- 5.4. Burau and Gassner representations 4861
- 5.5. Representations in the e[sub(i)] algebras 5063
- 5.6. Representations in the Pimsner-Popa-Temperley-Lieb algebra (PPTL) 5265
- 5.7. QISM representations of the braid group 5366
- 5.8. The Potts model and Gaussian representations 5568
- 5.9. More representations 5669

- Lecture 6. Knots and Links 5972
- 6.1. Knots and links 5972
- 6.2. The fundamental group and the Alexander module 6073
- 6.3. Seifert surfaces 6275
- 6.4. Seifert matrices, S-equivalence 6376
- 6.5. Untwisted doubles of knots have trivial Alexander module 6578
- 6.6. Skein relation for the Alexander polynomial 6679
- 6.7. Closed braids and the Burau representation 6780

- Lecture 7. The Knot Polynomial V[sub(L)] 6982
- 7.1. First definition of V[sub(L)] 6982
- 7.2. The theory of plats 7083
- 7.3. A second definition of V[sub(L)], the plat approach 7184
- 7.4. Kauffman's e[sub(i)] diagrammatics 7285
- 7.5. Skein relation, third definition of V[sub(L)] 7386
- 7.6. The skein polynomial, inductive definition 7487
- 7.7. The Kauffman polynomial 7588
- 7.8. Kauffman's "states model", fourth and best definition of V[sub(L)] 7689

- Lecture 8. Knots and Statistical Mechanics 7992
- 8.1. Statistical mechanics formalism 7992
- 8.2. Ising, Potts, Vertex, Spin, and IRF models 7992
- 8.3. Transfer matrices 8295
- 8.4. The six-vertex model, Temperley-Lieb equivalence 8396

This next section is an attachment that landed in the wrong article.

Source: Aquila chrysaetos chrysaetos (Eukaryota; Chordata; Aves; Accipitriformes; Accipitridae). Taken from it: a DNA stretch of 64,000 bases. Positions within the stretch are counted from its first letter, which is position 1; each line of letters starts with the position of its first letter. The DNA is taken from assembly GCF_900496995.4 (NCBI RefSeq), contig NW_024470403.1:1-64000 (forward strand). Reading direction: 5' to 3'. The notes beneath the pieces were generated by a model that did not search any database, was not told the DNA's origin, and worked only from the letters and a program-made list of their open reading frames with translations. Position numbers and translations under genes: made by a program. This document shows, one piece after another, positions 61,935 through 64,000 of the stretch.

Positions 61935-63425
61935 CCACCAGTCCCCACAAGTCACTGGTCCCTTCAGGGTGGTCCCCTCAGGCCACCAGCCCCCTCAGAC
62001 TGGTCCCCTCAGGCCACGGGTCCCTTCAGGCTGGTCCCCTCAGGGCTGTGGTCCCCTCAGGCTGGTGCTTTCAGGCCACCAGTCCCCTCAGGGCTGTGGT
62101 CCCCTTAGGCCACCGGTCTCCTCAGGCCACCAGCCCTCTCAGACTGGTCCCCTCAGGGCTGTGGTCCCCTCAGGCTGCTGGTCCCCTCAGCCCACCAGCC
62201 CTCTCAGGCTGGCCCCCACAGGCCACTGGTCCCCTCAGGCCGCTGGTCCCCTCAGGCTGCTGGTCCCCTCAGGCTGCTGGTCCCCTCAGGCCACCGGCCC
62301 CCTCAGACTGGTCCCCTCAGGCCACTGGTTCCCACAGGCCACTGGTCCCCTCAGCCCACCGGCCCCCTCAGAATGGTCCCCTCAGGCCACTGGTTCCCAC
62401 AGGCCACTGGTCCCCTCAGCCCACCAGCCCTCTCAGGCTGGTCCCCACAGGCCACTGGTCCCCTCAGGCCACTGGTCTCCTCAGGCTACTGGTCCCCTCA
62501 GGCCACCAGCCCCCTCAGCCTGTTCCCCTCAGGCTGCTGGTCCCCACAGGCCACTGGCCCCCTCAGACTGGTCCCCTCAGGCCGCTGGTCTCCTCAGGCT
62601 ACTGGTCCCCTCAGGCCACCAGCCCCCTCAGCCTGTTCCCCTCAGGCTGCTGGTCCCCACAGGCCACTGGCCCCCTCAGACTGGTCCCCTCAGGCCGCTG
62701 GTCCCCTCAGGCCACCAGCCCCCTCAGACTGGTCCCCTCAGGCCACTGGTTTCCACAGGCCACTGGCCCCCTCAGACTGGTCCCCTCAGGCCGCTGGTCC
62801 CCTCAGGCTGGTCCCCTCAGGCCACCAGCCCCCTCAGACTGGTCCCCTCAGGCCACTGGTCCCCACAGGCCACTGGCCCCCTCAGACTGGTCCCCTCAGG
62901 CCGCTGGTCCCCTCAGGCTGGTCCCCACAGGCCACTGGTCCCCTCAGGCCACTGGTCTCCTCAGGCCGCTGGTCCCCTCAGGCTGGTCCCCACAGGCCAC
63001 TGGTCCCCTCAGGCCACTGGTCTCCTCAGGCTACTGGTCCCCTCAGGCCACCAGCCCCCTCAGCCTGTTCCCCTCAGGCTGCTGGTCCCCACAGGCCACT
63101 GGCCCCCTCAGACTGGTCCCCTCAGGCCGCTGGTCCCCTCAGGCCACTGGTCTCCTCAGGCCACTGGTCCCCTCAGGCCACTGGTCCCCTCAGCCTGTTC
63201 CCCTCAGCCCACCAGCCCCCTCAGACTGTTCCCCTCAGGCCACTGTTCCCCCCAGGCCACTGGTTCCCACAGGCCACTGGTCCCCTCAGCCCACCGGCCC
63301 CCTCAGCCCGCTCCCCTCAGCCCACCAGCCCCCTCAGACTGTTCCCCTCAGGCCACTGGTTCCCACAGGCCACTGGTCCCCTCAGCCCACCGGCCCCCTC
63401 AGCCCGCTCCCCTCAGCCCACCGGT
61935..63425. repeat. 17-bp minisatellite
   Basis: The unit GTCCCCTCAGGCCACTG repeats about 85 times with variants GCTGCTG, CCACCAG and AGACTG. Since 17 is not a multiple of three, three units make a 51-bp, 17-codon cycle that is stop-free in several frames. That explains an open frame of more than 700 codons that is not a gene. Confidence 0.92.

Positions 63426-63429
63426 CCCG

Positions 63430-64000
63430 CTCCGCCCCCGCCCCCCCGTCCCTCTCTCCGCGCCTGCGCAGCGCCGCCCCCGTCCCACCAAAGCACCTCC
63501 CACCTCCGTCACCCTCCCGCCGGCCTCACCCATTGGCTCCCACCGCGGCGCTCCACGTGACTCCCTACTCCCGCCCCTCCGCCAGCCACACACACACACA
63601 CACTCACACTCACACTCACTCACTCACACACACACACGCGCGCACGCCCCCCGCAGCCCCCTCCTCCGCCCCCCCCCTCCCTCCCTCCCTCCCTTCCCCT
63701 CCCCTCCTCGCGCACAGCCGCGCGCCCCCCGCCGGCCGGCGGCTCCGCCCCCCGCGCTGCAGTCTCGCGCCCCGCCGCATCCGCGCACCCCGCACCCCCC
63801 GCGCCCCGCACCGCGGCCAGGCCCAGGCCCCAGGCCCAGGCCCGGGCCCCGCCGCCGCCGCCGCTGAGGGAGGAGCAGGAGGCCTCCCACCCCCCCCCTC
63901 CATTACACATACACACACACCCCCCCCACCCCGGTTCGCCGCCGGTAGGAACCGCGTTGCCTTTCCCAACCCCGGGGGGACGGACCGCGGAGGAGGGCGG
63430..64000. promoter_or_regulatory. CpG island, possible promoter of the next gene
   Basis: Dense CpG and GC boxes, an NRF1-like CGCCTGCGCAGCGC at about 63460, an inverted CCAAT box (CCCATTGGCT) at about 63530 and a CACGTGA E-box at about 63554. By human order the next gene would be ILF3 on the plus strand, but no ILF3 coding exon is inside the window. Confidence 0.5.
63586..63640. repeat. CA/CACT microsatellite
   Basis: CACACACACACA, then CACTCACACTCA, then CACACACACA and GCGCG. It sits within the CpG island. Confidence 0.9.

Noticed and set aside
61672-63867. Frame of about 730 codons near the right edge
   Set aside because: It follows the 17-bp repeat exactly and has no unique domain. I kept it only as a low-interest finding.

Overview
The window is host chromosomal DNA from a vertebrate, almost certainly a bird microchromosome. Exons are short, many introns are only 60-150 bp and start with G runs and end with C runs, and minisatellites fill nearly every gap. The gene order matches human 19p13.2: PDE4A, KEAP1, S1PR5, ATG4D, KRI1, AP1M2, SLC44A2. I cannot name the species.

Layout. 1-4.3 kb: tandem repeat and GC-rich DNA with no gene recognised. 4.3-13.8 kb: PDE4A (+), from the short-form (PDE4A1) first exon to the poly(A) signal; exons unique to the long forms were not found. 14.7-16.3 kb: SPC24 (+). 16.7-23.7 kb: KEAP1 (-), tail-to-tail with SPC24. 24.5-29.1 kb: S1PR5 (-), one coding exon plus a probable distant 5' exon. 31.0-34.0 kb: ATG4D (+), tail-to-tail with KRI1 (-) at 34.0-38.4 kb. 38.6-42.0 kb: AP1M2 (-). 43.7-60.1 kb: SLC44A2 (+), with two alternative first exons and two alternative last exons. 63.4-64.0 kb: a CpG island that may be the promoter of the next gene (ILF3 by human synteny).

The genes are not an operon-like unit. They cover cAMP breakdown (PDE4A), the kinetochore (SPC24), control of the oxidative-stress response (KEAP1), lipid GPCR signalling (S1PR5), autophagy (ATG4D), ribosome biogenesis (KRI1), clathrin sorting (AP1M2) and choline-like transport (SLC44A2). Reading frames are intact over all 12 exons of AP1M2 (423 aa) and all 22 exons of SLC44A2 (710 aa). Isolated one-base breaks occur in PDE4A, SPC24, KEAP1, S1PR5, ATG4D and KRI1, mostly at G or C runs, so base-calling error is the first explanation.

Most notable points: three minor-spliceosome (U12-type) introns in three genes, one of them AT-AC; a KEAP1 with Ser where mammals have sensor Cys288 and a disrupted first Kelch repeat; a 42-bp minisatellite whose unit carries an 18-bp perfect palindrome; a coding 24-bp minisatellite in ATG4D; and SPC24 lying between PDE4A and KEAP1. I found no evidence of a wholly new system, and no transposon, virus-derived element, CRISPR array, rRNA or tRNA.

- 8.5. Commuting transfer matrices, the Yang-Baxter equation 8598
- 8.6. Vertex models on link diagrams 87100
- 8.7. Spin models on link diagrams 89102

- Lecture 9. The Algebraic Approach 93106
- 9.1. The Hecke algebra 93106
- 9.2. The relationship between the e[sub(i)], algebra and H(q, n) 94107
- 9.3. Ocneanu's trace on H(q, n) 95108
- 9.4. Positivity considerations and subfactors from the Hecke algebra 96109
- 9.5. The Birman-Murakami-Wenzl algebra 98111
- 9.6. The Markov trace on the BMW algebra 100113
- 9.7. Structure of the BMW algebra 101114
- 9.8. Wenzl's result on Brauer's centralizer algebra 102115
- 9.9. Quantum invariant theory 103116

- Appendix 105118
- References 107120
- Back Cover Back Cover1129

#### Reviews

This book is a set of lectures by the author on von Neumann algebras, braid groups and invariants of knots and links. Since the author is the person who discovered (in 1984) the extraordinary connections among these subjects, it is delightful to have an exposition of these ideas from him … a unique resource.

-- Mathematical Reviews

Even a superficial perusal of the book will teach something. Belongs on every mathematician's shelf.

-- The Bulletin of Mathematics Books and Computer Software

The author includes an introduction, in his refreshing and very clear style, to the basics of each of these subjects, making these notes very readable also for non-specialists … These notes are a must for anybody who wants to familiarize himself with this fascinating circle of ideas. But also for the expert they give new insights and present many ideas more clearly than the original articles.

-- Zentralblatt MATH

Although these lectures were delivered 9 years ago and their subject matter has undergone a very rapid development since then, their informal style, freshness of presentation and unique personal insights on the surprising interconnections between apparently different topics in mathematics and mathematical physics continue to make them compulsory and highly rewarding reading. No reader wishing to gain insight into one of the most exciting mathematical developments of the past 15 years could do better than go straight to these lectures by the master (VFRJ) for inspiration.

-- Monatshefte für Mathematik